Re: Floppy take-off

From: Jimmy Wales (
Date: Wed Aug 01 2001 - 12:22:50 MDT

Joaquim Almgren Gāndara wrote:
> I don't quite understand this. Why place the threshold at 1.0? What
> evidence is there indicating that the average human (plus AI
> advantages such as codic cortex) is smart enough to progress to higher
> levels of intelligence? Why not someone half as smart (0.5) or 1.5 or
> 7.0 or any other arbitrary number? I think you're being
> antropocentric.

I think the point is that if we could build a single human-equivalent, and
let's say equivalent to the average scientist, so that's probably 1.1 as
compared to the average, then we can just get busy and build a few million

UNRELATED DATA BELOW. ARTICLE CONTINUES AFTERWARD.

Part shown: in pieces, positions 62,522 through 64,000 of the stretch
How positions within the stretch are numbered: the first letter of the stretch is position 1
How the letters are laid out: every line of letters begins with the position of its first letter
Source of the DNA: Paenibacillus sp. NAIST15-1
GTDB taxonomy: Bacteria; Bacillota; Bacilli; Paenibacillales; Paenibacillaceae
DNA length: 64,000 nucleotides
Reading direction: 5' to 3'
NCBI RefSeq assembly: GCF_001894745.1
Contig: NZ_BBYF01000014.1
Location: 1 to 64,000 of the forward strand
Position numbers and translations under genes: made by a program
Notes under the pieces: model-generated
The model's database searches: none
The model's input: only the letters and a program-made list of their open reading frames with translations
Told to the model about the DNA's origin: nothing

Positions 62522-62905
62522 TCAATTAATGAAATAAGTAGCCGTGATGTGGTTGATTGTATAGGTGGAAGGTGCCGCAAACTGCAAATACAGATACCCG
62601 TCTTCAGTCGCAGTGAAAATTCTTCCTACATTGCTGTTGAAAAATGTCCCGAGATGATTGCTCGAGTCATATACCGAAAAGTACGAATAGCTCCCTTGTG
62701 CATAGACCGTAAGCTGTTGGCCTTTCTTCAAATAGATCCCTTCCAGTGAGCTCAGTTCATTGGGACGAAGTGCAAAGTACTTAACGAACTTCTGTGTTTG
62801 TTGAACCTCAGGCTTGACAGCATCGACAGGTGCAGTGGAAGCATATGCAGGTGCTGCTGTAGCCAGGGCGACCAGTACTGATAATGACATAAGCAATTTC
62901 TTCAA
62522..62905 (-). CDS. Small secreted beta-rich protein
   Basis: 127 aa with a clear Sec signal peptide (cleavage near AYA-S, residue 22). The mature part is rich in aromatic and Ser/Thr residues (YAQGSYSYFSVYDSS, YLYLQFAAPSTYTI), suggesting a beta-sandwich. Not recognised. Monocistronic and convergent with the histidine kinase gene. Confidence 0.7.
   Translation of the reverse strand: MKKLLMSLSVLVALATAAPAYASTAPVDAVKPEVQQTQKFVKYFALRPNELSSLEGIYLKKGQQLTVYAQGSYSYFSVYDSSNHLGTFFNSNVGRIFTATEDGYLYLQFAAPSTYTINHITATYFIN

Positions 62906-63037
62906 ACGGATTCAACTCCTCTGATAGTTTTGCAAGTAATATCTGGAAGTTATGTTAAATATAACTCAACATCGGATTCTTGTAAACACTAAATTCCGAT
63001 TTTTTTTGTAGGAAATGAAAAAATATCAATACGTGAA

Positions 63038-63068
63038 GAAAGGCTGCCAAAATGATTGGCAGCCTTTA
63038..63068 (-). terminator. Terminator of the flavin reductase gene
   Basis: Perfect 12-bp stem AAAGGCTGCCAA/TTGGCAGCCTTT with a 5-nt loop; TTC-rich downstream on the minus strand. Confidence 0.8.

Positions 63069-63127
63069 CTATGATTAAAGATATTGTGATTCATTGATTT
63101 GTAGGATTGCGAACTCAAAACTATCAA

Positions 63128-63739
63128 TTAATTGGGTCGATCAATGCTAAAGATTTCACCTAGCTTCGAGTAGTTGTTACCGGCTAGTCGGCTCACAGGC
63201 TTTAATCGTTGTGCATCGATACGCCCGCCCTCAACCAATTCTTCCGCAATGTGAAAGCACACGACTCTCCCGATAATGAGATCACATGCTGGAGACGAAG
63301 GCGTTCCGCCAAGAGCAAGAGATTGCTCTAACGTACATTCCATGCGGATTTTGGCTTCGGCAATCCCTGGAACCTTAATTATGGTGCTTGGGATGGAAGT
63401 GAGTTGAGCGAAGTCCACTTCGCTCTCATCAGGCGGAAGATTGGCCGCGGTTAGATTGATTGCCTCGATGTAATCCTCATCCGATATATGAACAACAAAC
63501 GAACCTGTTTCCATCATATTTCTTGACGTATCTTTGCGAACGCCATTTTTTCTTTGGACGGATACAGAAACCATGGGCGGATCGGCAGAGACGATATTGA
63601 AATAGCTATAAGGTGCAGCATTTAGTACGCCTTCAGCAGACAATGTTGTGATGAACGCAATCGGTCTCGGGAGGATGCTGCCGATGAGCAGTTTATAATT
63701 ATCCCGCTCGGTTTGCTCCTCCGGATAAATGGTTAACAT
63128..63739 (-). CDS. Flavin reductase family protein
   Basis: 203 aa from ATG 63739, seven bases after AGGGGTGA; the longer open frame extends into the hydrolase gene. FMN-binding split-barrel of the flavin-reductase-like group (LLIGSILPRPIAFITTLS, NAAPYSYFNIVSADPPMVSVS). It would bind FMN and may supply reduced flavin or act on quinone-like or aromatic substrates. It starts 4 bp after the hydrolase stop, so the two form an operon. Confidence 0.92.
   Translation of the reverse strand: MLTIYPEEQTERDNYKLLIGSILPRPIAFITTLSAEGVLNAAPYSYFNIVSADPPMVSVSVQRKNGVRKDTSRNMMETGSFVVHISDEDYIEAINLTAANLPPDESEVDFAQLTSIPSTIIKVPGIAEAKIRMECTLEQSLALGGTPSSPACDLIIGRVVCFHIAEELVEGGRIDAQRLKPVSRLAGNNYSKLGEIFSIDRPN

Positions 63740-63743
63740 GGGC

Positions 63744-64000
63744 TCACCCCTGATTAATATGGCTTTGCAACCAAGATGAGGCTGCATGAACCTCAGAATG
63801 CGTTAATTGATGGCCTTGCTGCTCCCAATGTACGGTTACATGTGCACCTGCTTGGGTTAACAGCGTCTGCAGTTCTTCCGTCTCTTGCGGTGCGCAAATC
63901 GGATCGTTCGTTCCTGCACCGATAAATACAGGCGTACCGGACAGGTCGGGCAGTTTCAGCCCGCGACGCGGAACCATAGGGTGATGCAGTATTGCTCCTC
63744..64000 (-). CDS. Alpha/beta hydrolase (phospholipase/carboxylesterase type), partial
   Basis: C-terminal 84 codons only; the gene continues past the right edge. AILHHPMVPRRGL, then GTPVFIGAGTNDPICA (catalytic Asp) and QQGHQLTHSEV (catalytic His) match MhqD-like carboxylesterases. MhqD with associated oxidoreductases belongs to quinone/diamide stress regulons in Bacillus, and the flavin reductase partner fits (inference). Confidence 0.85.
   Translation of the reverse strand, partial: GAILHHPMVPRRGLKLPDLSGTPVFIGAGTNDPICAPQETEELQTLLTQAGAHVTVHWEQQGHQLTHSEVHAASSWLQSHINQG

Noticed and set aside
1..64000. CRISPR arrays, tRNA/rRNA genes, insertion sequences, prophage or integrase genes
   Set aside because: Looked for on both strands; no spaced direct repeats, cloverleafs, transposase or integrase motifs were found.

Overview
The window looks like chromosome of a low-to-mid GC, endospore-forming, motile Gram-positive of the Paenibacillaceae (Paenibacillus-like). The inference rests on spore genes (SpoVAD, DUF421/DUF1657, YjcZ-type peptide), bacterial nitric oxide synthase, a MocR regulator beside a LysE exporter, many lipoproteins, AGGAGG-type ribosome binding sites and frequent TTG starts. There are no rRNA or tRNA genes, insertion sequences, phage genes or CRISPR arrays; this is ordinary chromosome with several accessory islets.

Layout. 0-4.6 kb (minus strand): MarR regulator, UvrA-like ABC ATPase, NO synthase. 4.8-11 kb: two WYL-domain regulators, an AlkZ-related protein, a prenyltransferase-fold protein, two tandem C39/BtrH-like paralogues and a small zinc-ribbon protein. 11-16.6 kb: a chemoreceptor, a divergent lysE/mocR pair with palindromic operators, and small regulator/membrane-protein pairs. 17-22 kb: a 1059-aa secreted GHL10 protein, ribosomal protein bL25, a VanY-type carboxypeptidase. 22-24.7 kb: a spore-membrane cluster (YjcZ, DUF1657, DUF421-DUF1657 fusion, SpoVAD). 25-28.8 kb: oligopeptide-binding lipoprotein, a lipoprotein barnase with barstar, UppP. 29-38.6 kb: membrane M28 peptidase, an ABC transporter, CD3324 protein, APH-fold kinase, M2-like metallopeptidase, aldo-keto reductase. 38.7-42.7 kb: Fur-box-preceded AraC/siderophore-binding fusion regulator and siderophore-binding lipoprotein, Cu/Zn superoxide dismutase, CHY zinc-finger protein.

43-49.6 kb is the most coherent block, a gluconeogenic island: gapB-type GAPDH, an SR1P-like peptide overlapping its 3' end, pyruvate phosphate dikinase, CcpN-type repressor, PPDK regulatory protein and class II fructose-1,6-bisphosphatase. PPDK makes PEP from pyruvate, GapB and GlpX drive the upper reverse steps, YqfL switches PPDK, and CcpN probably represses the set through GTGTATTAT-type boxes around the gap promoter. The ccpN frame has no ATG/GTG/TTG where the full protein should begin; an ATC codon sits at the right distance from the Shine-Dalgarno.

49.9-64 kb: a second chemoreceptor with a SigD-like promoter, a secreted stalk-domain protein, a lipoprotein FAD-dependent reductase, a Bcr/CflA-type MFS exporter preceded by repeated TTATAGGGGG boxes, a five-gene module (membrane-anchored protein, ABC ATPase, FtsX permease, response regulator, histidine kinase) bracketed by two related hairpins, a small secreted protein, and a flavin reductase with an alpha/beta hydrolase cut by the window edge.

of them, thus increasing the total brainpower devoted to science by a very
large margin. With AI advantages such as codic cortex, high speed interactions
with each other (perhaps to such a degree that really we wouldn't naturally
think of them as a 1,000,000 scientist-equivalents, but as a single supermind),
and so on, they'd get there.

One of the distinctions that Gordon Worley raised, and that I've been harping
on as well, is that "0.5" humans can mean either "just as smart as a human, but
running at half speed" or it can mean "half as smart as a human".

*              *
*      The Ever Expanding Free Encyclopedia     *

This archive was generated by hypermail 2.1.5 : Wed Jul 17 2013 - 04:00:37 MDT